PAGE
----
Wednesday, March 24, 2010
Breakfast Bread Pudding
1 cup Mott's Natural apple sauce
1 cup 2% lowfat milk
2 large eggs
¼ cup brown sugar
4 slices cinnamon raisin bread, cut into cubes (about 4 cups)
Streusel Topping (recipe follows)
Preheat oven to 350° F. Combine apple sauce, milk, eggs and brown sugar in medium bowl. Whisk until well combined. Gently stir in bread cubes until well moistened. Pour mixture into lightly greased 8 x 8-inch baking pan. Top with streusel topping, if desired. Bake 30 minutes, or until toothpick inserted into center comes out clean. Serve warm.
Mix together 2/3 cup quick-cooking oats, 3 tablespoons brown sugar, and ½ teaspoon ground cinnamon until thoroughly combined.
Makes 9 servings.
Nutrition Information Per Serving:
130 calories; 2.5 g fat; 50 mg cholesterol; 75 mg sodium; 25 g carbohydrates; 1 g fiber; 4 g protein; 17% cal from fat
Friday, March 19, 2010
These 7 foods help you blast fat and make you feel full longer:
- Eggs- loaded with protein and nutrition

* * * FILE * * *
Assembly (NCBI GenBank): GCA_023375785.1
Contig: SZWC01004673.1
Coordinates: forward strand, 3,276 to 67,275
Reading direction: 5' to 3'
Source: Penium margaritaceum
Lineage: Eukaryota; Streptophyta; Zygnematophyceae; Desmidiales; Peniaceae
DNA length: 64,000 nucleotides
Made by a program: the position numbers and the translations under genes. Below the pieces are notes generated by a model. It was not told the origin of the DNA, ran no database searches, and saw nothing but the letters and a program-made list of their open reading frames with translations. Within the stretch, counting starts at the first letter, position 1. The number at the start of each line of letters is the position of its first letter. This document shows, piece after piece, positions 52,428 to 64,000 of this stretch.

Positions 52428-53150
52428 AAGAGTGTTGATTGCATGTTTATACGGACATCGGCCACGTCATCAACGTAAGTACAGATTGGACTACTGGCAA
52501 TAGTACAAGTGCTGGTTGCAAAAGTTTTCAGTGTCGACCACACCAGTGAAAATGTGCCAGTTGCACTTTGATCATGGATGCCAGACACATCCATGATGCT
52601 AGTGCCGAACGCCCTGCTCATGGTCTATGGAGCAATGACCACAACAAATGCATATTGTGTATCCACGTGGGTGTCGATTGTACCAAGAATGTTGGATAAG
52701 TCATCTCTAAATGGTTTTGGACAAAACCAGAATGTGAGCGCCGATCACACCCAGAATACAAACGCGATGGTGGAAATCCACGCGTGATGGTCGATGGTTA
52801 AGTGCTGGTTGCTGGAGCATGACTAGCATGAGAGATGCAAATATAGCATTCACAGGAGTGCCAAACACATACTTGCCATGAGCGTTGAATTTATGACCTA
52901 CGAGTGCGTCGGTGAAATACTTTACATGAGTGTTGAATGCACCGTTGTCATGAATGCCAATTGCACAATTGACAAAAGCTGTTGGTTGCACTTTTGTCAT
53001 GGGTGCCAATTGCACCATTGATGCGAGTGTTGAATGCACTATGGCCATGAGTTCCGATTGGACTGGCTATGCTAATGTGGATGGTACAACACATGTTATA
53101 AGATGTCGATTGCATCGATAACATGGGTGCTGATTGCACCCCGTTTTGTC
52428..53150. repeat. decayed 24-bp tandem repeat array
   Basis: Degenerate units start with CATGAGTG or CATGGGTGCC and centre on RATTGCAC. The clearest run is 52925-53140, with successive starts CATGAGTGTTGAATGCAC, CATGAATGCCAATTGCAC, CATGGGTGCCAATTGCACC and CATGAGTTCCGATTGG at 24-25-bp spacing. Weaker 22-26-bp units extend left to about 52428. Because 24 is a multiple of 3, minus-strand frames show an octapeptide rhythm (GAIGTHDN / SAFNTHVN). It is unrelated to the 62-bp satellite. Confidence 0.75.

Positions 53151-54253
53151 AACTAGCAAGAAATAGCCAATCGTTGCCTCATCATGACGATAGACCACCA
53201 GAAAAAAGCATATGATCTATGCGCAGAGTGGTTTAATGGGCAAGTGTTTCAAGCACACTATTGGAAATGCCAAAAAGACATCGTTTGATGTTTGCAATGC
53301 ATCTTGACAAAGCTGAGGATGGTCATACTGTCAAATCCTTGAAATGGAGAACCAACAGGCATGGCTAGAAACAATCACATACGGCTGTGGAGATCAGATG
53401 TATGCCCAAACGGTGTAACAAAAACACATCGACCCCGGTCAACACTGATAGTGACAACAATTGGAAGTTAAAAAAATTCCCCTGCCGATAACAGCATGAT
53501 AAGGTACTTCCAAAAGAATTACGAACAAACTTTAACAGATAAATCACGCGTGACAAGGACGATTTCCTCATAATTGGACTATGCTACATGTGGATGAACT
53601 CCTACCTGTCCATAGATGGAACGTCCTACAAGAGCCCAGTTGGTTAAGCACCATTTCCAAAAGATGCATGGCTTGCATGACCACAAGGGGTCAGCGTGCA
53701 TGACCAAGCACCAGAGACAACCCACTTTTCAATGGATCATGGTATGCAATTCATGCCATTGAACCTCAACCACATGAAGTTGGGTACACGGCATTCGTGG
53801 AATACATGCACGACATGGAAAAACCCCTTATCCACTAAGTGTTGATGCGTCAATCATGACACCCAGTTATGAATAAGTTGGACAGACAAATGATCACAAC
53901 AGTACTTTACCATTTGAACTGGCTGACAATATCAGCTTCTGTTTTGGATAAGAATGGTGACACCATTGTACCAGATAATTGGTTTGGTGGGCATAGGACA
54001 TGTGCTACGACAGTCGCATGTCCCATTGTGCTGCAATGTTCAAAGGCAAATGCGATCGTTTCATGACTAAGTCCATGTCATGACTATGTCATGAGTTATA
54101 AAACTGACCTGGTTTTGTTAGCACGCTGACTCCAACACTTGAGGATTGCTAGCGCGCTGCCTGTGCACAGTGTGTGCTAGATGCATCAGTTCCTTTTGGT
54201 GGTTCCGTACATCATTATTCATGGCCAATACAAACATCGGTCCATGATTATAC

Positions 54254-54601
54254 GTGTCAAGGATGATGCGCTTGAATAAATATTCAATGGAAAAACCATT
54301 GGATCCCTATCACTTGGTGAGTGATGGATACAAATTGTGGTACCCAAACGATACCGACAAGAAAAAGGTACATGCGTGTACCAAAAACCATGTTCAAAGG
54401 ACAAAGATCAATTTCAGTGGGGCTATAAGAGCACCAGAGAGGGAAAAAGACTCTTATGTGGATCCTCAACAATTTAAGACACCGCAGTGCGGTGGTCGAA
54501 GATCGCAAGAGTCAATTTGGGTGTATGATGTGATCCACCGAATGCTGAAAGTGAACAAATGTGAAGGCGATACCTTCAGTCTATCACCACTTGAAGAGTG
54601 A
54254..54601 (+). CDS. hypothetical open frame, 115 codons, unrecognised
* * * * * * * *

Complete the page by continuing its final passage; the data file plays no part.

- Dark Chocolate-Compounds found in chocolate slow down digestion and make you feel full longer. A small piece is all you need.
- Pine Nuts-The heart-healthy fatty acids in pine nuts boost satiety hormones that make you feel full longer. They can also help keep belly fat at bay.
- Cheese-Fresh goat cheese or feta are great choices. They contain a dose of conjugated linoleic acid which help you fee full and burn more fat.
- Skim Milk-Milk has proteins that can make you feel more satisfied. It also helps fight fat.
- Oranges-Oranges are one of the most satisfying fruits since they are high in fiber. People who eat more fiber have less flab.
- Potatoes-They are three times as filling as a slice of white bread and top all of the foods on the satiety index. They also contain resistant starch which has been shown to help your body burn fat.
Friday, March 12, 2010
BUSH'S® Slow Cooker Chicken Orzo and Garbanzo Beans
Hands-OnTime: 15 Minutes
Cooking Time: 4 Hours
Total Time: 4 Hours 15 Minutes
2 pounds boneless, skinless chicken breasts, halved (4 to 6), cut into 12 pieces total
1 (16 ounce) can BUSH’S® Garbanzo Beans
1 (15 ounce) can tomato sauce
1 diced medium onion (about 1 1/2 cups)
1/4 cup coarsely chopped pitted Kalamata olives
1 tablespoon chopped fresh oregano (or 1 teaspoon dried oregano)
1 clove minced garlic
1/4 teaspoon ground black pepper
12 ounces dried orzo pasta
6 tablespoons crumbled feta cheese
1 Add the chicken, beans, tomato sauce, onion, olives, oregano, garlic and pepper to the slow cooker and stir to combine. Cover and cook on low until the chicken is cooked through and the flavors are all melded, about 4 hours.